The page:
Monday, February 10, 2014

Visual Fraction Models for Multiplication

One of the newest (and often most difficult) elements of Common Core is using visual models to show mathematical thinking.  In 5th grade, this is an element in both decimals and fractions that can often be difficult for students because it's completely different from what they're comfortable with.  They've always been used to "finding the answer" and now they are asked to "show how you can find it" or "show what that looks like".

I have a great product to help teach this:  Multiplying Fractions Packet - With Visual Models
As I moved into multiplying fractions last week with my students, I started out with multiplying fractions by whole numbers with visual models.

My students receive an information page with the steps for creating a model for multiplying fractions by whole numbers.  Next, they are given the outline of the visual models and have practice problems to try on their own.  They fill in the models to match the problem and find their answer.  (See example below)
Next, I challenge my students to create the models on their own.  They are given additional problems and the space to draw their models.  The difficult part of this is organizing their models neatly, so using a ruler is definitely a good idea for them.
The next mini-lesson I introduce is multiplying fractions by fractions.  This was slightly more difficult for my students because the models are more confusing.  They need to create the fraction model for one fraction, and then split that fraction up in the opposite direction to shade in the other fraction across.  (As you can tell, this is very difficult to explain!!)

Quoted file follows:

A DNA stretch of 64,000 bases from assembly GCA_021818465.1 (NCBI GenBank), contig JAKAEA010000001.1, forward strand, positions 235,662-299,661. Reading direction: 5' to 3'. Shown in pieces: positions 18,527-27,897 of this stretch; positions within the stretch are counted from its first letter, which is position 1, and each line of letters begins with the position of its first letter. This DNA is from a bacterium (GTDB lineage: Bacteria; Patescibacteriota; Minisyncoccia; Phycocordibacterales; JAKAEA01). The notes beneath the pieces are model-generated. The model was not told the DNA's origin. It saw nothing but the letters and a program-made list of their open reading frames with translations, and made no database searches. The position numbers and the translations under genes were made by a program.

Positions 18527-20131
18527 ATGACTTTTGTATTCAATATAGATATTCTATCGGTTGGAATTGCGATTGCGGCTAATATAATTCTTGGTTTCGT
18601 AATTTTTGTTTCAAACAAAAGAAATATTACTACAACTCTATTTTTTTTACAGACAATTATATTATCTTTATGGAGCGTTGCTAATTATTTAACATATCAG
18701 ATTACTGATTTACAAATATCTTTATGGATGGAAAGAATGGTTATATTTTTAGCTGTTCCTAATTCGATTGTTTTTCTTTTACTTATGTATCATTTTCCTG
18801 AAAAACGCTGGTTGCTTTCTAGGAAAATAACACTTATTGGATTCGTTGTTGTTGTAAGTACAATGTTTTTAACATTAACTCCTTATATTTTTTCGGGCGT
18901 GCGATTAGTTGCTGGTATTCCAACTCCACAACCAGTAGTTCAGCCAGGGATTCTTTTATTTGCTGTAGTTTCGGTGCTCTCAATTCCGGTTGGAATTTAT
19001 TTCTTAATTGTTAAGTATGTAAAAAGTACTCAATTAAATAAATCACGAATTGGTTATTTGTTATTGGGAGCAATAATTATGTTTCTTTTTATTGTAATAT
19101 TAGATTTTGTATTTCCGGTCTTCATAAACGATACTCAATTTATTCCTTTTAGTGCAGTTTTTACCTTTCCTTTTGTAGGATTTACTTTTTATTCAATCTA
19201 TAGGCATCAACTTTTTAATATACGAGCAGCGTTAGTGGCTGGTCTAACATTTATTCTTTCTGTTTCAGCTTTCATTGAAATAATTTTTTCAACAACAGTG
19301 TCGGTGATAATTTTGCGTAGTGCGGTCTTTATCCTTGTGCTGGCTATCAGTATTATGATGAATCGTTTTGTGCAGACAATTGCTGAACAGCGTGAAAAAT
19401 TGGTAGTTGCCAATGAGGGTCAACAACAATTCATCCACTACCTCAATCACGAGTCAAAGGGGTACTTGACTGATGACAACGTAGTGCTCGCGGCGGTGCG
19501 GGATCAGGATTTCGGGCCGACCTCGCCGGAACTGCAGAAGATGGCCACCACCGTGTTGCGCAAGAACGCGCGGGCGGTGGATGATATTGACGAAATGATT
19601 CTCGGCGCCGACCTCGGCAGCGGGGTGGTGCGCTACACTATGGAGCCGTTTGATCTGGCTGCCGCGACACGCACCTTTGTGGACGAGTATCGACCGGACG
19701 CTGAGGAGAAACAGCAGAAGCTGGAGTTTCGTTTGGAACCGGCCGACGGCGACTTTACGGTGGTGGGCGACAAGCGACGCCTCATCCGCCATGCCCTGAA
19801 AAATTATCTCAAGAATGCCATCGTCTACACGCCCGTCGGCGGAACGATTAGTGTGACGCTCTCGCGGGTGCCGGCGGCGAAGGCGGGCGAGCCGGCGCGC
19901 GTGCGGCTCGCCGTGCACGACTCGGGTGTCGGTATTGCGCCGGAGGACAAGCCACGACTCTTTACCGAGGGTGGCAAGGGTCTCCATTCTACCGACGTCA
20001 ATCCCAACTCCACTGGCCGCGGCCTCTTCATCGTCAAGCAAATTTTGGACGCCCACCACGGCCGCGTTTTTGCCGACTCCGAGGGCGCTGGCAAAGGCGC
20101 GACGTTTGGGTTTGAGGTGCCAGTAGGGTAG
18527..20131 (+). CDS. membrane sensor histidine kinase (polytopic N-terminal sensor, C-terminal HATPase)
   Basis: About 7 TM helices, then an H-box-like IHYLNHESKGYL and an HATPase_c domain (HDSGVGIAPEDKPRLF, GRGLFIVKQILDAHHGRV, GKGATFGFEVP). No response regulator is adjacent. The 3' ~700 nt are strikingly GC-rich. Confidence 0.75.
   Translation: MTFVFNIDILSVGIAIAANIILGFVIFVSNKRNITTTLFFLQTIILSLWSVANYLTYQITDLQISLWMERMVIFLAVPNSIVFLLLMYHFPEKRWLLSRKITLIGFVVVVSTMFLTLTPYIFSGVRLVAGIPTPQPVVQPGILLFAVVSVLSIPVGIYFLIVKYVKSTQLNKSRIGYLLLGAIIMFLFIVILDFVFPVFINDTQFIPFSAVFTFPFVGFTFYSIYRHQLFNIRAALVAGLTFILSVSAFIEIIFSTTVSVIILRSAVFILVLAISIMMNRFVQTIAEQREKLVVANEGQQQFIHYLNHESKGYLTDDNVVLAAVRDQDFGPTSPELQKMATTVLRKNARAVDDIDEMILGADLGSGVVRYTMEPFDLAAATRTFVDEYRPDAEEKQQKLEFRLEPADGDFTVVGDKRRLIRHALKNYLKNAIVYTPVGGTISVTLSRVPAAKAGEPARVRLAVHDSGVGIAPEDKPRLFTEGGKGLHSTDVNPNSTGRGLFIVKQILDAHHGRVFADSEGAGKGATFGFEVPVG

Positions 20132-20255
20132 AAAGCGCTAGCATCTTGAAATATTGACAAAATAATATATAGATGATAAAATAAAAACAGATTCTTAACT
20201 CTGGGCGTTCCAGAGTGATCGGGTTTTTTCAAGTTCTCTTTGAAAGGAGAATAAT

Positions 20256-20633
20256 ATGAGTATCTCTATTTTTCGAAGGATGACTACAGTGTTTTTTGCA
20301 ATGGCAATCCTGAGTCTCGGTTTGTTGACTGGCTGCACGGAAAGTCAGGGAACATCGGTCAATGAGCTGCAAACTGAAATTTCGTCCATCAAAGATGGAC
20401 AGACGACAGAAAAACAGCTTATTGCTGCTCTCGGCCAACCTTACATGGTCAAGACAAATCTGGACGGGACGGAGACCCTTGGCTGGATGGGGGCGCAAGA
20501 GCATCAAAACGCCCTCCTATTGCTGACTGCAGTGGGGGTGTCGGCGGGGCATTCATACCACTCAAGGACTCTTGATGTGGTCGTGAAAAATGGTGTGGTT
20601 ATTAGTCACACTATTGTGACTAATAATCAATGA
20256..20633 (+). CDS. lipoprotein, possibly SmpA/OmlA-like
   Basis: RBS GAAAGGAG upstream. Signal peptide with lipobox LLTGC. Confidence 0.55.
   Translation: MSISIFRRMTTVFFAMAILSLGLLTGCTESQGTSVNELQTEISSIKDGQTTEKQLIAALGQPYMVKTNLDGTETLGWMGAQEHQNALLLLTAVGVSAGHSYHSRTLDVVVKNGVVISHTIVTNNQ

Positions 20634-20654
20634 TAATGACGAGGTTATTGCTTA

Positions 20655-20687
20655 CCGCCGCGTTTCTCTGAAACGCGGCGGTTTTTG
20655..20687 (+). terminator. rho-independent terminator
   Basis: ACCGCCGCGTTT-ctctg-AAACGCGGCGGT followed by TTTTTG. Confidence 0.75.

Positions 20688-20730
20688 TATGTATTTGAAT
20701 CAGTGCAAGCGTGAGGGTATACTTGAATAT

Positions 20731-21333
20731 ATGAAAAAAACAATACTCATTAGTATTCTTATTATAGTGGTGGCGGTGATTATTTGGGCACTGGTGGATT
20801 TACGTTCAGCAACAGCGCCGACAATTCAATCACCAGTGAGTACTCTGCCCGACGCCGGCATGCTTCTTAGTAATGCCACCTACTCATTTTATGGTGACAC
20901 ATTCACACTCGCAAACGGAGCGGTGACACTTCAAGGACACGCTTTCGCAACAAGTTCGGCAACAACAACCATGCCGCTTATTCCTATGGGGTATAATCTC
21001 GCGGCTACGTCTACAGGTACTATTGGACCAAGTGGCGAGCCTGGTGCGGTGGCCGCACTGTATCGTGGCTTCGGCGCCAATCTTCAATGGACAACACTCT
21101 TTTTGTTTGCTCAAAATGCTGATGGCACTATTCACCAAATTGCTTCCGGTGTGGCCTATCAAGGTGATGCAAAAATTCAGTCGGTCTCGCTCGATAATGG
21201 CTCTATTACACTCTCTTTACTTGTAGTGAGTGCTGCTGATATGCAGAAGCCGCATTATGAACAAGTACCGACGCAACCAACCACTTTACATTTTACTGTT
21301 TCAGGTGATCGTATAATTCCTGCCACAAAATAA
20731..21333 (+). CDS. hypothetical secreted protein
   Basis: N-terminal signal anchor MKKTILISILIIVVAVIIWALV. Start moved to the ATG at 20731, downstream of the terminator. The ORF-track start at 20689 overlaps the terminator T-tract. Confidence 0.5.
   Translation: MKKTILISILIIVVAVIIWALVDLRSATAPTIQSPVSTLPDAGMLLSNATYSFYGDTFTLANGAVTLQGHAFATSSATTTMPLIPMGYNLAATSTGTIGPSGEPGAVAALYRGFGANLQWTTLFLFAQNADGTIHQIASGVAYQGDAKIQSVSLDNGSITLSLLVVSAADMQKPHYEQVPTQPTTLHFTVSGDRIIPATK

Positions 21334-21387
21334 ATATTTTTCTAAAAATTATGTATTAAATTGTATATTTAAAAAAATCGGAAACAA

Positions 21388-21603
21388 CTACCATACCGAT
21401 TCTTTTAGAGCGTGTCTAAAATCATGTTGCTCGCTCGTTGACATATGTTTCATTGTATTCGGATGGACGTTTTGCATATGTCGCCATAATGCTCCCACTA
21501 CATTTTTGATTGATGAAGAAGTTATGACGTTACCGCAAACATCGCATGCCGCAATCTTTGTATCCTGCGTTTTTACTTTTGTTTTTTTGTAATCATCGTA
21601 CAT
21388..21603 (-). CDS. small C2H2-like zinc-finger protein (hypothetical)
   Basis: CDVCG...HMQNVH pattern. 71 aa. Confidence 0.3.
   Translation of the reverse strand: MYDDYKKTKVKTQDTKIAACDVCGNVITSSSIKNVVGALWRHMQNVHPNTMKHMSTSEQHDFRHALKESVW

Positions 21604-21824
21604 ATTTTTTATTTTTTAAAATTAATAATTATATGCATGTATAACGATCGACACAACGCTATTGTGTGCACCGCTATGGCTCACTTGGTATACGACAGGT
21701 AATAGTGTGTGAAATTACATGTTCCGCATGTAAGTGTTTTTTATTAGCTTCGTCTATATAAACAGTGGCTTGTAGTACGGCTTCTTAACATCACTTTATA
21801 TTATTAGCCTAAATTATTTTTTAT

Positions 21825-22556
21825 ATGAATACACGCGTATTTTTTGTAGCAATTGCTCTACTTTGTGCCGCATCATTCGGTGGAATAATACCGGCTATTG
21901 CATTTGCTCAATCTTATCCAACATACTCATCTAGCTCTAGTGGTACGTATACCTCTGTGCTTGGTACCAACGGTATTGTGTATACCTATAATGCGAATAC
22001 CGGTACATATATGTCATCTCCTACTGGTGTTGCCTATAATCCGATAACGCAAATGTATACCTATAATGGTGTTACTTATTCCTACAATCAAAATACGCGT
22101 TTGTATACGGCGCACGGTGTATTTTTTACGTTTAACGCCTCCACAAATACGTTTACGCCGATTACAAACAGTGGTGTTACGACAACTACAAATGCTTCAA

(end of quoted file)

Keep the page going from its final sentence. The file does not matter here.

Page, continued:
I tell them that when you multiply fractions, you are taking a fraction OF another fraction and ultimately the fraction will become smaller.  Here is what it looks like:
The first fraction is shaded in columns, and the second fraction is shaded in rows.  I like my kids to use two primary colors (one for each fraction) so that they can easily see the area where they overlap.  The green becomes the numerator and the entire model is their denominator.

Once they are given the models for practice, they are then given a page in which they have to create their own models.  A few of my students asked if they could have some graph paper to help them create neater models and I was able to find a website that had printable graph paper that worked out perfectly.  
Once I teach the visual models, I then teach my students the "quick and easy" way of simply multiplying across, and then work on word problems.  

All of the mini-lessons shown above, along with word problem practice and a comprehensive quiz on all of these skills can be found HERE in my Multiplying Fractions Packet.

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